22. I had a rough time finding a job after grad school, so my parents gave me individual-policy health insurance for Christmas. It was about $100/month (I’m young and in good shape), and while the coverage wasn’t great and the copays were high it was enough that I could afford to go to the doctor once in a while and keep up my birth control. And I wouldn’t go bankrupt if I ever got hit by a bus.

    Since getting a job my insurance costs will go up, but the coverage is much better and now I can afford to pay it myself and go back to sweaters and DVDs for the holidays.

  23. I’m lucky, I’m a Brit,
    Healthcare comes straight from taxes and the total cost averaged out comes to ~2000 GBP per person per year. At current exchange rates that is ~3400 USD.
    With Healthcare running at around 18% of Government spend I am probably contributing ~1400 GBP out of income tax. Considering taxes on income make up 38% of the tax take I am just about pulling my weight.
    Also, having been a customer of the NHS , I can say that it is a very effective service.

  24. I don’t have any. My kids are on K-Chip. My disabled husband is on Medicare. He was getting Medicaid to pay the part B and D premiums, but since he married me, we lost that because I make so much money blogging.

    I took my three daughters to the eye doctor for glasses, then the dentist for a long-overdue checkup. Both docs asked when I was going to get my eyes and teeth checked. Probably never.

  25. Kelsey, you’re right about the bizarreness of it all. And regarding those Americans who are against universal healthcare, you wouldn’t believe the things they’re saying about those countries that DO have it, in particular Canada and the U.K. From the lies and half-truths they’re spewing, any country with universal healthcare automatically euthanizes any patient above a certain age (read: senior citizens) or anyone whose treatment would be “cost-prohibitive” for the plan. The healthcare situation here is scary as fuck, even WITH insurance. I’m only thirty-five and I constantly worry about how I’ll pay for medical care when I’m older.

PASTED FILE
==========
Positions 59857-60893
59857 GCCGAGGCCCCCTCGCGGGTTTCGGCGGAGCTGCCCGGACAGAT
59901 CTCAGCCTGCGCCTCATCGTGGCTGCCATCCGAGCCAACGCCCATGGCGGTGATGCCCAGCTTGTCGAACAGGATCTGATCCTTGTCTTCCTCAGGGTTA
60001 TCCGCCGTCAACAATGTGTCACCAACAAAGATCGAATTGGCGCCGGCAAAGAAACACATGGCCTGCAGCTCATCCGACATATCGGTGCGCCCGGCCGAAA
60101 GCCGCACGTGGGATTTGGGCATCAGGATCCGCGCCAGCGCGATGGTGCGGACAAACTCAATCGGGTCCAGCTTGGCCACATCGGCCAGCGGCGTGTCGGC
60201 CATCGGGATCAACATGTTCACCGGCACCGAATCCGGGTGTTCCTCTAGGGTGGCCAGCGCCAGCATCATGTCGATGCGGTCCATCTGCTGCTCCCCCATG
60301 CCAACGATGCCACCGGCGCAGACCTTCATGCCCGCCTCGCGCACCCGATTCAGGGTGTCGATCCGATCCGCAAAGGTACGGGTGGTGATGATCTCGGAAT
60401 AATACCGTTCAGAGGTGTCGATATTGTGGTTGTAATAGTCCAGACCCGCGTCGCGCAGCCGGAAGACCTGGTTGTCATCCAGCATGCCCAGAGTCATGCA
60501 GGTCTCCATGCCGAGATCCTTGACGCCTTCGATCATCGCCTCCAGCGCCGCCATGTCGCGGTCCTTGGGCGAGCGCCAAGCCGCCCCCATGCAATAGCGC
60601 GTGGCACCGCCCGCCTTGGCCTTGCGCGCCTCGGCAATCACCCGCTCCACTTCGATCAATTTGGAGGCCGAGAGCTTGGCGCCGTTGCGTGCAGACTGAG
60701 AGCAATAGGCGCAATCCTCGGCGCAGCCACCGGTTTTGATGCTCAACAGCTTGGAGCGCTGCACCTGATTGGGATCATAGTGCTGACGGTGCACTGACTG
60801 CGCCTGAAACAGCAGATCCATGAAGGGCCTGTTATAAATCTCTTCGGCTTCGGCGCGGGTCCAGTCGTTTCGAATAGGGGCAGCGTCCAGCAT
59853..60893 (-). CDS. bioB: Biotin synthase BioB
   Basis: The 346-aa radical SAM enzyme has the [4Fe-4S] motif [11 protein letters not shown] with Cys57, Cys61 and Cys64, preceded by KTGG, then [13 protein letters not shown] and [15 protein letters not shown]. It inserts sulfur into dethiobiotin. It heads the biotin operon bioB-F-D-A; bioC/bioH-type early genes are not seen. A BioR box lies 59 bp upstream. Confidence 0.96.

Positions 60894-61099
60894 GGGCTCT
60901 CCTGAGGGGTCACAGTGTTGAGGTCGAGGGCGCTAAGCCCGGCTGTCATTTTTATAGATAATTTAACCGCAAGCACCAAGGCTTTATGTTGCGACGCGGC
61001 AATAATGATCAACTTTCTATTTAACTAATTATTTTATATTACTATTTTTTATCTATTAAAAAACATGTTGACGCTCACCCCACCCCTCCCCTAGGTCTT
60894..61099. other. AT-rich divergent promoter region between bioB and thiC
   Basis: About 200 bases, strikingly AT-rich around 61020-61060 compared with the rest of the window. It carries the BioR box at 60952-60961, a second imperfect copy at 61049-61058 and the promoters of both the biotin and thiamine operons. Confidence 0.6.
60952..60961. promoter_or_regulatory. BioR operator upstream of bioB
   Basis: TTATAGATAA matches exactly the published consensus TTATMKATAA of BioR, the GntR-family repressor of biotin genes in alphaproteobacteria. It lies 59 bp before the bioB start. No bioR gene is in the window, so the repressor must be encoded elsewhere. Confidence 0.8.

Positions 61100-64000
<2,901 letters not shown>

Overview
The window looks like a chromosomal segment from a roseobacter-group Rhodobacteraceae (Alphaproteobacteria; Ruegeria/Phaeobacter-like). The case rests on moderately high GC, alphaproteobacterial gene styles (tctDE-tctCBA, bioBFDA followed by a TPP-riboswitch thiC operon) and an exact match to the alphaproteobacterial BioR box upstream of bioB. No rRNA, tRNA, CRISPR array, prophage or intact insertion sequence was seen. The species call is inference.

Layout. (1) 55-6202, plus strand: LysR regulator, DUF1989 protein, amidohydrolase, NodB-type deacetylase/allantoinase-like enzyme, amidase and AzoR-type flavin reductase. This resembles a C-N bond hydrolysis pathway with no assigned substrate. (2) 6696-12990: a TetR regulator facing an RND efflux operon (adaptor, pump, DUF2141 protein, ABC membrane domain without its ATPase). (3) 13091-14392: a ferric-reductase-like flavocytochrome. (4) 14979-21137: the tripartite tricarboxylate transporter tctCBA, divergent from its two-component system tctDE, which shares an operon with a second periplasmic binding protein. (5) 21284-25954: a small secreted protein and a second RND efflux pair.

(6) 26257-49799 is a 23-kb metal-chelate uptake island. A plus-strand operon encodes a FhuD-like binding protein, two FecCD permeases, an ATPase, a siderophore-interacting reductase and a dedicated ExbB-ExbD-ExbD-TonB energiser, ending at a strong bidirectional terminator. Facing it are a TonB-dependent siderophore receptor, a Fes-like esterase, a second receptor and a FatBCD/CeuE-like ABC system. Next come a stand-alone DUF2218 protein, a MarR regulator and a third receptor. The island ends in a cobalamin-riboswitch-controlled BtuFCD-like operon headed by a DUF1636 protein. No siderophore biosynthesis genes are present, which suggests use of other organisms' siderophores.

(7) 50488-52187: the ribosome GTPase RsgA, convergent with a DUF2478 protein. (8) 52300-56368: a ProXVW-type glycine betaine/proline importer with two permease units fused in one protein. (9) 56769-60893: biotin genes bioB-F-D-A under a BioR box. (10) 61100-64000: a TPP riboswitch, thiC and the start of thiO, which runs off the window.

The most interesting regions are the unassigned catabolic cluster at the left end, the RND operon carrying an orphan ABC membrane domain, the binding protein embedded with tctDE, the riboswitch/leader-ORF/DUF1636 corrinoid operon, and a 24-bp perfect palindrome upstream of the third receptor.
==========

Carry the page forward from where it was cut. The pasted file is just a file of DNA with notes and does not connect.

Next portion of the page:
26. I paid $250 out of pocket for a consultation that I’m not even going to for 2 weeks.

    Health insurance what health insurance?

  27. Oh yeah, insurance for my family, if I could buy it, would cost over $1,000 a month. That’s four kids and two adults over 50, one with a pre-existing condition. And it wouldn’t cover much.

  28. Mick and Woj – I am the operations manager of private urgent treatment clinic, so I know a bit about the dynamics of public and private healthcare insurance.

    I certainly wasn’t defending the status quo. It is unfortunate that the debate has become so polarized that the merits of private and public plans can’t really be evaluated with any civility.

    The question addressed our individual situations. I described my own situation and commented on my disdain for many people that can be economically insured yet choose to spend their money elsewhere and bitch about not having any health insurance.

    I have access to a gold-plated plan through my employer. My employer lets me take home $3.24/hour * 40 a week in cash if I don’t opt for their plan. If I had a pre-existing condition or if other options were not available or economical, I would take my employer’s plan.

    As I mentioned, the private sector would be protecting their own interests if they addressed the issues of pre-existing conditions and policy portability. Many group plans are must-issue plans, they have to accept pre-existing conditions. There is no reason that individual plans can’t be more accommodating.

  29. I think it needs to be said that many people that are against universal government healthcare ARE NOT endorsing the status quo. The status quo is horrible. I just want a little more honesty in the debate.